Eat oily fish instead of red meat for the greatest health gains
“Instead of what?”
Say you decide to embark on a low-carbohydrate diet. If you’re eating whole, fresh vegetables instead of carbs: good for you. But if you’re eating fried eggs and bacon instead of carbs, your health outcomes might turn out so great.
The idea is if you consume more or less of one thing, you unavoidably consume more or less of some other thing — and it’s those other things that can end up having the biggest consequences, for better or for worse. In other words, your whole diet matters more than the individual foods that it comprises.
“Change a food… and it does to the diet what tossing a pebble does to the water of a pond: it sends ripple effects in every direction,” Katz writes.
Food substitution is the subject of intriguing analysis from Denmark, which set out to calculate which food swaps are likely to deliver the most benefits to the overall population (which in this research means Danish adults).
The average person’s health will benefit from replacing red and processed meat with fish, according to a team from the National Food Institute at the Technical University of Denmark.
The researchers made that recommendation after conducting risk-benefit assessments weighing up the pros and cons of both fish and red/processed meat.
“They show that the Danish population as a whole can gain up to 7,000 healthy years of life annually, if all adult Danes eat fish in the recommended quantities [350g per week] while at the same time reducing their [red and processed] meat intake,” said PhD student Sofie Theresa Thomsen, first author of the research, in a statement.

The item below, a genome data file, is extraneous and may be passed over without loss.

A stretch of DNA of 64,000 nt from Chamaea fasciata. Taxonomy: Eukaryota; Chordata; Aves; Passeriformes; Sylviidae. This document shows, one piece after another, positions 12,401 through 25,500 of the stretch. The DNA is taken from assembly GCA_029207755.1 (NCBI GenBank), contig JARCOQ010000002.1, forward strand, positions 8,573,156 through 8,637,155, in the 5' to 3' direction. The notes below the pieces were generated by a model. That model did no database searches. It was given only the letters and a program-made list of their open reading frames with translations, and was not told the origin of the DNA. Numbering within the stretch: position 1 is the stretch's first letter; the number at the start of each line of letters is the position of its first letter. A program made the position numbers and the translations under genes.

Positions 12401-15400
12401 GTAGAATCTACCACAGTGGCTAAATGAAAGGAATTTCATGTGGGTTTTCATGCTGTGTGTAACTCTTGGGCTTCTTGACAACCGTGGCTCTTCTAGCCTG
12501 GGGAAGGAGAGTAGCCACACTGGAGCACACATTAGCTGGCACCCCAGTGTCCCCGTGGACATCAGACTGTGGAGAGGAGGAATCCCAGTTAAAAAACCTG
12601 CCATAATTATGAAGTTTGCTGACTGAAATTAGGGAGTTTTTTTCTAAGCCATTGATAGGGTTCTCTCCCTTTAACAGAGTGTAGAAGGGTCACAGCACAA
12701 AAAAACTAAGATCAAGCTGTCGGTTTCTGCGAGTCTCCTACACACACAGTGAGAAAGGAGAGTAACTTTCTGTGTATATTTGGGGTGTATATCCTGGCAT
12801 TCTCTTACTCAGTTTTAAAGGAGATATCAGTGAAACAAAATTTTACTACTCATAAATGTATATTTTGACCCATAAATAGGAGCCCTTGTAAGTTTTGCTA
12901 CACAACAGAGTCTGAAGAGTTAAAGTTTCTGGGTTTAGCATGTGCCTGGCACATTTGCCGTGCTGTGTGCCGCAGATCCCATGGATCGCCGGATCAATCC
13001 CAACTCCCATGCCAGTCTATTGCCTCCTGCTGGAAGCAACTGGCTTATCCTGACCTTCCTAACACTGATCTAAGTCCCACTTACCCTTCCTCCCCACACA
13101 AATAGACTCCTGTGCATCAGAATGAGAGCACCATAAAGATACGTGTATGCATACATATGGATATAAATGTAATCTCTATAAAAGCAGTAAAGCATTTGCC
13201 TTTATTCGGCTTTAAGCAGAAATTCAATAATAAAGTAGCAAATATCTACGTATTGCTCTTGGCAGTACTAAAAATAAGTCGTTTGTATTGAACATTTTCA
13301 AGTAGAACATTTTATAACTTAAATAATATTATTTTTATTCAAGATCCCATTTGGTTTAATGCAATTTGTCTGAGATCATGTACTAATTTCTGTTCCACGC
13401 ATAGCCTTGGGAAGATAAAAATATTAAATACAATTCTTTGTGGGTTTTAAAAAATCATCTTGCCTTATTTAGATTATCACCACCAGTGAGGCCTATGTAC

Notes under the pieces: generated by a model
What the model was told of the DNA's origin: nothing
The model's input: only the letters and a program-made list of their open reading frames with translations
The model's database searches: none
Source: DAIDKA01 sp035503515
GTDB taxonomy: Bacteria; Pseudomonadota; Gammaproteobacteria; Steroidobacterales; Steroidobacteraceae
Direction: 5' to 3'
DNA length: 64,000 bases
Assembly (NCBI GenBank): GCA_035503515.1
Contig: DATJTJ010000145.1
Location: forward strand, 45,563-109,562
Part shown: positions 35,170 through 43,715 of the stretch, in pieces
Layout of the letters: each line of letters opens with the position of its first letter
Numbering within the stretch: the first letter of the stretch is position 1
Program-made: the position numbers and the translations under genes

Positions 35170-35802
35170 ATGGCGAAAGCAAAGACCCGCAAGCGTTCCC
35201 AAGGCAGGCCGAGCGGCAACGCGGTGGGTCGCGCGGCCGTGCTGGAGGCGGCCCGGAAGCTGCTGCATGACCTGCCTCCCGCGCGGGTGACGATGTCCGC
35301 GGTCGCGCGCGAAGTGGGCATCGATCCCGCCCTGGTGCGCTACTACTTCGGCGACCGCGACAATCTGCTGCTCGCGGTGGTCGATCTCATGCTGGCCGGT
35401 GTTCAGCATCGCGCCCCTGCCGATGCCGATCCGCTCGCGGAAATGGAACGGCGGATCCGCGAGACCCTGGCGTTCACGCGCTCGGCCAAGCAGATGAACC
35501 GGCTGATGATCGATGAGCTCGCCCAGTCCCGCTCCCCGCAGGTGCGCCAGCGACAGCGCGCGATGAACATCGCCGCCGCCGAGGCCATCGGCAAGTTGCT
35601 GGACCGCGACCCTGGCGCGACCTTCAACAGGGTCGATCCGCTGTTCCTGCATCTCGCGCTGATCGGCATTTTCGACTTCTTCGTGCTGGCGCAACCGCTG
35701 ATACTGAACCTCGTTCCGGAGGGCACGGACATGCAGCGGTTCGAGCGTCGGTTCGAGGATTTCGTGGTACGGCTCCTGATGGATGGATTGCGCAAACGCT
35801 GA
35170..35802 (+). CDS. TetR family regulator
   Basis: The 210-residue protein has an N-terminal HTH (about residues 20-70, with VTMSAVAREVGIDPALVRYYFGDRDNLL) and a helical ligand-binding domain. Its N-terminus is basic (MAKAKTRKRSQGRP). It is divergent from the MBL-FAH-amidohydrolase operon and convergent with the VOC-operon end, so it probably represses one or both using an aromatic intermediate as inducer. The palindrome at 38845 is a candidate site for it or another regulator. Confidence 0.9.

“This estimate covers among others the prevention of approximately 170 deaths from coronary heart disease per year.”
The research is published in the journal Food and Chemical Toxicology.
Men over the age of 50 are among those most likely to gain from swapping to fish, as they have the highest risk of cardiovascular disease, which regular fish consumption can help to prevent. Women of childbearing age will also score added benefits from the switch.
“[Their health benefit] is particularly large because the intake of fish containing healthy fish oils will not only benefit the women themselves,” Thomsen explained. “The health-promoting properties of fish will also have a beneficial effect in the development of their unborn children, which is taken into account in the overall calculations.”
That “instead of what?” question also applies to the types of fish you eat.
The analysis suggested that eating only or mostly fatty fish is likely to have the biggest benefits, while eating only lean fish offers only small gains. That’s because fatty, oily fish — a category that includes salmon, trout, sardines, anchovies and others listed by the Heart Foundation — are high in beneficial omega-3 fatty acids.
Tuna is the exception because it’s potentially high in mercury, the analysis warned.
The Australian government recommends 2-3 serves of most kinds of fish per week, where a serve for adults is about 150g and a serve for children is 75g. (Food Standards Australia New Zealand provides more information on types of fish to eat here.)